Governor Malloy continues to deliver a consistent message on the state budget regardless of the pressure or the politics of the moment.

Speaking directly to state workers and taxpayers at a town forum in West Hartford Wednesday Malloy said continued spending cuts and state employee layoffs are on the horizon and suggested there is no way around it. Malloy acknowledged two consecutive large tax increases have failed to provide the revenue to fund Connecticut state government, so state government spending must shrink.


Biz Community Welcomes Malloy

Governor Dan Malloy has been the bearer of bad news in recent weeks, but his message is being received well by Connecticut business leaders who have been advocating for reductions in state spending for years.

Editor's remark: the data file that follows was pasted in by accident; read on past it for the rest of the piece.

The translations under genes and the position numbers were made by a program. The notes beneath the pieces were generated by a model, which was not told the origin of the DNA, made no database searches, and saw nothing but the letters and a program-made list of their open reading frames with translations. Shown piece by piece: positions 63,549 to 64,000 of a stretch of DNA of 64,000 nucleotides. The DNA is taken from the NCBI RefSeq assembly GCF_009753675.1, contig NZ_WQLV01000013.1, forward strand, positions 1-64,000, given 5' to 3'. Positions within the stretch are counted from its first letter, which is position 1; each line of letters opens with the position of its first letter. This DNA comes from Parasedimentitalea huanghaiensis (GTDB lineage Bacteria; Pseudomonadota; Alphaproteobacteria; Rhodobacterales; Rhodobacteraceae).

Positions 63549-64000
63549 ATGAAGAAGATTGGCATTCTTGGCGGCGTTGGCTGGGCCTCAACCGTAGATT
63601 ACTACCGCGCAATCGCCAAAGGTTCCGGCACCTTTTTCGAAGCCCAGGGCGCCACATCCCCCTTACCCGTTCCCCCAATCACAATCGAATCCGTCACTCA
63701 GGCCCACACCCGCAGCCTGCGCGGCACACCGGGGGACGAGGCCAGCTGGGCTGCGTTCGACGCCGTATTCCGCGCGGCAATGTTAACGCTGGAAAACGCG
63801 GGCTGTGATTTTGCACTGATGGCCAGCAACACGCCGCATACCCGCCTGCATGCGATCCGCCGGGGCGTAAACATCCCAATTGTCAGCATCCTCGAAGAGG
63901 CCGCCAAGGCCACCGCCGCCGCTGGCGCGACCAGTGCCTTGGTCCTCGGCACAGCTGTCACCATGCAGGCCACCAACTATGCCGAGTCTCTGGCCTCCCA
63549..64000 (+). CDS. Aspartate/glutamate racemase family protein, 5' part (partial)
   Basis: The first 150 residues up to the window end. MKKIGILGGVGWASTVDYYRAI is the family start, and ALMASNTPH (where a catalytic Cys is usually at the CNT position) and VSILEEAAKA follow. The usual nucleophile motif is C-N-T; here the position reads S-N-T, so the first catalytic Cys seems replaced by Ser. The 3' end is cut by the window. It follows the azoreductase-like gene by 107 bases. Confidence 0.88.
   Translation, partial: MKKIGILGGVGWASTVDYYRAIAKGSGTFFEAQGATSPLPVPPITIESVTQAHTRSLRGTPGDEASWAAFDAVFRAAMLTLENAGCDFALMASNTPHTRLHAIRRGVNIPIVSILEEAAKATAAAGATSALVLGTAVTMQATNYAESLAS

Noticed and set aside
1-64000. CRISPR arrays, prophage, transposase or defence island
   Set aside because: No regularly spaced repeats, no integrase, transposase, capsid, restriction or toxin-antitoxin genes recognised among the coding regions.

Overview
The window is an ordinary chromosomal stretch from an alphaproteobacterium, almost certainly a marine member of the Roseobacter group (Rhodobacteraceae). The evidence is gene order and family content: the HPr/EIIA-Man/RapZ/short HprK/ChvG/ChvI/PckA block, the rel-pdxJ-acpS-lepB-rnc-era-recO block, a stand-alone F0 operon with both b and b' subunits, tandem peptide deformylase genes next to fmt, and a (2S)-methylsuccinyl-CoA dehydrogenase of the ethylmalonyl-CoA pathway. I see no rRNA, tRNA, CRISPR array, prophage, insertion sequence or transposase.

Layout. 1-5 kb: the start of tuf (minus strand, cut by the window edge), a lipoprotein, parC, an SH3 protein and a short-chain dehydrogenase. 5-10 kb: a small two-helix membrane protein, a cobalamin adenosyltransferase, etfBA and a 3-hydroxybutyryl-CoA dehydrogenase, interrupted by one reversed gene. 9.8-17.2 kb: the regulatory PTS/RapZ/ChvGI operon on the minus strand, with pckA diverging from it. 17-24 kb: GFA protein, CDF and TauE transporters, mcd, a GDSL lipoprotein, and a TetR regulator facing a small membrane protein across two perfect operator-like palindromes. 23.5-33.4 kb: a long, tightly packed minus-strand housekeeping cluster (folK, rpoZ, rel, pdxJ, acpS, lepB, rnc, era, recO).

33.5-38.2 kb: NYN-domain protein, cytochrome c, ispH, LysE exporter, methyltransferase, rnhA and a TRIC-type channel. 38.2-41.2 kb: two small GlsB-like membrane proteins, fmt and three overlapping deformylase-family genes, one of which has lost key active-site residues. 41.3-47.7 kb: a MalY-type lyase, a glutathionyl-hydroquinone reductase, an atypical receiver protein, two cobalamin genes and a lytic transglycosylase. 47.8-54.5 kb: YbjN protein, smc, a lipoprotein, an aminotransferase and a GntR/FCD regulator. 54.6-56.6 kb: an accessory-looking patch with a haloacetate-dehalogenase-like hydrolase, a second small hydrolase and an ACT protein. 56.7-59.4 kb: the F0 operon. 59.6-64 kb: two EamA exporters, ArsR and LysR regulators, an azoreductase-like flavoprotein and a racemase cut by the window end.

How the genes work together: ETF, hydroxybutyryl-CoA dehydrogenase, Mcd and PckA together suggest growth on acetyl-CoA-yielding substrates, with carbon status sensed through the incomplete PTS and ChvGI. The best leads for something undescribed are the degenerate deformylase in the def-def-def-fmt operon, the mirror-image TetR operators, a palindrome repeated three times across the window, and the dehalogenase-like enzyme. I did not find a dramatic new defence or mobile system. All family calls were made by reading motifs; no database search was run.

Malloy spoke Wednesday at Connecticut Business Day at the capitol.


Major Layoffs Likely

As the state budget picture continues to unfold it appears likely the Malloy administration is looking toward layoffs of state employees as a major part of any cost reduction efforts. The stark reality of placing this option so squarely on the table is putting a sharper focus on the challenges ahead for the state legislature.


Legislative Furloughs

There are new signs legislators are either getting the message about the need to control state spending or they are running out of options. Or perhaps both.

Legislative leaders have begun researching the possibility of reversing raises for employees of the legislative branch and using furloughs of those workers in an effort to bring the state budget in line. Both steps would be largely symbolic given the size of the state budget and scope of the problem, but the decision does indicate a new sense of urgency on the part of leading lawmakers.